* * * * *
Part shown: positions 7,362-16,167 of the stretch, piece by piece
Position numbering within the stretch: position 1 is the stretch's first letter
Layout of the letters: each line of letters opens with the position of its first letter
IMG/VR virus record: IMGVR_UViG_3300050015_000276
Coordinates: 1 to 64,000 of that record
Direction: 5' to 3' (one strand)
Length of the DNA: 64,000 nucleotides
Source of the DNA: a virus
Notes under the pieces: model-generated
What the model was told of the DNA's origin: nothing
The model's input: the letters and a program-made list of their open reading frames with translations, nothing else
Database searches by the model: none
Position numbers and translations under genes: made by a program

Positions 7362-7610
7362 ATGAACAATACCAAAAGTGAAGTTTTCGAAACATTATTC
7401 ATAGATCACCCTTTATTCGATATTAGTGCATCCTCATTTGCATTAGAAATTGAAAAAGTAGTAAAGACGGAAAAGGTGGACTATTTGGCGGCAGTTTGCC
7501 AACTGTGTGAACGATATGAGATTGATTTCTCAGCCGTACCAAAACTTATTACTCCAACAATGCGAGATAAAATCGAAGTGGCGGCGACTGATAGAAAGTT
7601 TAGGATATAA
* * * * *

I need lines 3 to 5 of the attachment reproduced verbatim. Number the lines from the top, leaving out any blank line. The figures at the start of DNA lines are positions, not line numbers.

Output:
Layout of the letters: each line of letters opens with the position of its first letter
IMG/VR virus record: IMGVR_UViG_3300050015_000276
Coordinates: 1 to 64,000 of that record